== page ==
Efficient recursive distributed state estimation of hidden Markov models over unreliable networks

  • Amirhossein TamjidiEmail author
  • Reza Oftadeh
  • Suman Chakravorty
  • Dylan Shell
Part of the following topical collections:
  1. Special Issue on Multi-Robot and Multi-Agent Systems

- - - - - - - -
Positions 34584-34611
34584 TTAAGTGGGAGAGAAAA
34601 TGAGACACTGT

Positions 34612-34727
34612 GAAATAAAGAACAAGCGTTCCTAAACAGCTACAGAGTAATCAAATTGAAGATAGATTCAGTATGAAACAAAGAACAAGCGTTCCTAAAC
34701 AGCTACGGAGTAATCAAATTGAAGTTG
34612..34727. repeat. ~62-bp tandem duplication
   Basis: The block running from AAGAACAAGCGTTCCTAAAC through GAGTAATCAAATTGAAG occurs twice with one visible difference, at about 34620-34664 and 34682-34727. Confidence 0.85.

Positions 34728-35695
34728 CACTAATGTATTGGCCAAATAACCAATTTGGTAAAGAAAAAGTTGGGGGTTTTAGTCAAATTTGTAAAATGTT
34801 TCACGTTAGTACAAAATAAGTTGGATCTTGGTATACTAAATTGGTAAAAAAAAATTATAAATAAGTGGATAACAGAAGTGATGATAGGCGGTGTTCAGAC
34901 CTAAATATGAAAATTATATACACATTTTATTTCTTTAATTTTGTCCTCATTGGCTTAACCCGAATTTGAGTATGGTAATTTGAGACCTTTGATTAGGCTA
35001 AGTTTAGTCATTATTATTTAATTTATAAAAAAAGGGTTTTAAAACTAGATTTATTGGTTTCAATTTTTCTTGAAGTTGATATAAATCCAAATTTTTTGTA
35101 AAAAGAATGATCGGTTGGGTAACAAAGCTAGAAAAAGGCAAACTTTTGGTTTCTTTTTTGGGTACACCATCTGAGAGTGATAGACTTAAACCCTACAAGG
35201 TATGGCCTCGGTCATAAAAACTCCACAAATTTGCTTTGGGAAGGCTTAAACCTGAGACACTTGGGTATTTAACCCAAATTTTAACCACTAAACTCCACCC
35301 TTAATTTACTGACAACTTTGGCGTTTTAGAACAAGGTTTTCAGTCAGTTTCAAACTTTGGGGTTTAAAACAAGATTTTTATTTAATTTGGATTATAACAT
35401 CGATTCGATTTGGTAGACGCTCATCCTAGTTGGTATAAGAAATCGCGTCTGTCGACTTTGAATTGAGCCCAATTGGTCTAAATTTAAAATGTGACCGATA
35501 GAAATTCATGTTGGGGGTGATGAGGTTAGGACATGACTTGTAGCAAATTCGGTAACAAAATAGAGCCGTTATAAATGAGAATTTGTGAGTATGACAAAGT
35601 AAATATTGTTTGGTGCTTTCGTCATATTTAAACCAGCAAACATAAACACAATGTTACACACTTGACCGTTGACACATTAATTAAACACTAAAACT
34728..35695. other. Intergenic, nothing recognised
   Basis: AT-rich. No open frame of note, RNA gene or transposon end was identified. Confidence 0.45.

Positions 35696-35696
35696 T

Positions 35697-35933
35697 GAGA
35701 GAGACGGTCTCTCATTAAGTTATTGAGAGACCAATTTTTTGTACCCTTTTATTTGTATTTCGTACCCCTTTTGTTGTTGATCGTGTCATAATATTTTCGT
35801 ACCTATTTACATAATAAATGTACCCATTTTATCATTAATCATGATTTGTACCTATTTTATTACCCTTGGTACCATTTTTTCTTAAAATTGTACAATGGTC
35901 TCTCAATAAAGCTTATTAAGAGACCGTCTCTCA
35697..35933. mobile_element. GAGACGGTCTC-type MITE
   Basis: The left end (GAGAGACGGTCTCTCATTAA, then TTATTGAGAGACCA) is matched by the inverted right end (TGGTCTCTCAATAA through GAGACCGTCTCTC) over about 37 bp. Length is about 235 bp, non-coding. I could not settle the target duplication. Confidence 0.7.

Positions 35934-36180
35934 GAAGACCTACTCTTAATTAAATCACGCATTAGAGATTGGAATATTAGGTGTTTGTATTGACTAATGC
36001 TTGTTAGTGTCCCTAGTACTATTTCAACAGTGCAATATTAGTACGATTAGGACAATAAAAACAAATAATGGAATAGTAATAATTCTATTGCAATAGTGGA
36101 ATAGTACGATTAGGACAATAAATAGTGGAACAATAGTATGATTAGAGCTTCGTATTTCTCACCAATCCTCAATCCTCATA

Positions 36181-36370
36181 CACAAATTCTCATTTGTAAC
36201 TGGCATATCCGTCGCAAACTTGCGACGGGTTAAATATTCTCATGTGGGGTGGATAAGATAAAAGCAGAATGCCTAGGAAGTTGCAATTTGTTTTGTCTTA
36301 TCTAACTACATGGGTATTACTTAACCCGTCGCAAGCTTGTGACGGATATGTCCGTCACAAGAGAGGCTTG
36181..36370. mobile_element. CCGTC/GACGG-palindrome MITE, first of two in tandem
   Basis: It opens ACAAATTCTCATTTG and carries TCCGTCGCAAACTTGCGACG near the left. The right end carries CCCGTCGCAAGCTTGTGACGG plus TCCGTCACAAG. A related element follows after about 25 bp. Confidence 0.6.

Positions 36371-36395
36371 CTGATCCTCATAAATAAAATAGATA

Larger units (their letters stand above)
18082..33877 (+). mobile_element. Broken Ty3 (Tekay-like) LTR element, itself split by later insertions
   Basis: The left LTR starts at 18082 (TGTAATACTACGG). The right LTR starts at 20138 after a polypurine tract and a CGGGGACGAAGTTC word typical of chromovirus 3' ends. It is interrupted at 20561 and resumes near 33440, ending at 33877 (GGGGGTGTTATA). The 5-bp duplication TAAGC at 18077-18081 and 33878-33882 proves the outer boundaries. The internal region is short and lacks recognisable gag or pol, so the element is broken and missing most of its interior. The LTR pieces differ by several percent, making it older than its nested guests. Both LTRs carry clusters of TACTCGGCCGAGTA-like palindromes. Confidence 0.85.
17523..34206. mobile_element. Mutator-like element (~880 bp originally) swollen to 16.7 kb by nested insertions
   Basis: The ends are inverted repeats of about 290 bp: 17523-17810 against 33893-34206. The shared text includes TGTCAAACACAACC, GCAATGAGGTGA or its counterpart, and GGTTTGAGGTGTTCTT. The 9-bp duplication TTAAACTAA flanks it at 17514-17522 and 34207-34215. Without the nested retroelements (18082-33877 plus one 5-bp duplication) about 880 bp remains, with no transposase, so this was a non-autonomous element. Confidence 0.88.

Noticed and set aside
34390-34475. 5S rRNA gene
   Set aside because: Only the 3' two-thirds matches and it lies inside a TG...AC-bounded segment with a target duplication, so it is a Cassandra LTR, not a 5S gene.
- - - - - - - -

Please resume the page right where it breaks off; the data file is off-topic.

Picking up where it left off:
We consider a scenario in which a process of interest, evolving within an environment occupied by several agents, is well-described probablistically via a Markov model. The agents each have local views and observe only some limited partial aspects of the world, but their overall task is to fuse their data to construct an integrated, global portrayal. The problem, however, is that their communications are unreliable: network links may fail, packets can be dropped, and generally the network might be partitioned for protracted periods. The fundamental problem then becomes one of consistency as agents in different parts of the network gain new information from their observations but can only share this with those with whom they are able to communicate. As the communication network changes, different views may be at odds; the challenge is to reconcile these differences. The issue is that correlations must be accounted for, lest some sensor data be double counted, inducing overconfidence or bias. As a means to address these problems, a new recursive consensus filter for distributed state estimation on hidden Markov models is presented. It is shown to be well-suited to multi-agent settings and associated applications since the algorithm is scalable, robust to network failure, capable of handling non-Gaussian transition and observation models, and is, therefore, quite general. Crucially, no global knowledge of the communication network is ever assumed. We have dubbed the algorithm a Hybrid method because two existing pieces are used in concert: the first, iterative conservative fusion is used to reach consensus over potentially correlated priors, while consensus over likelihoods, the second, is handled using weights based on a Metropolis Hastings Markov chain. To attain a detailed understanding of the theoretical upper limit for estimator performance modulo imperfect communication, we introduce an idealized distributed estimator. It is shown that under certain general conditions, the proposed Hybrid method converges exponentially to the ideal distributed estimator, despite the latter being purely conceptual and unrealizable in practice. An extensive evaluation of the Hybrid method, through a series of simulated experiments, shows that its performance surpasses competing algorithms.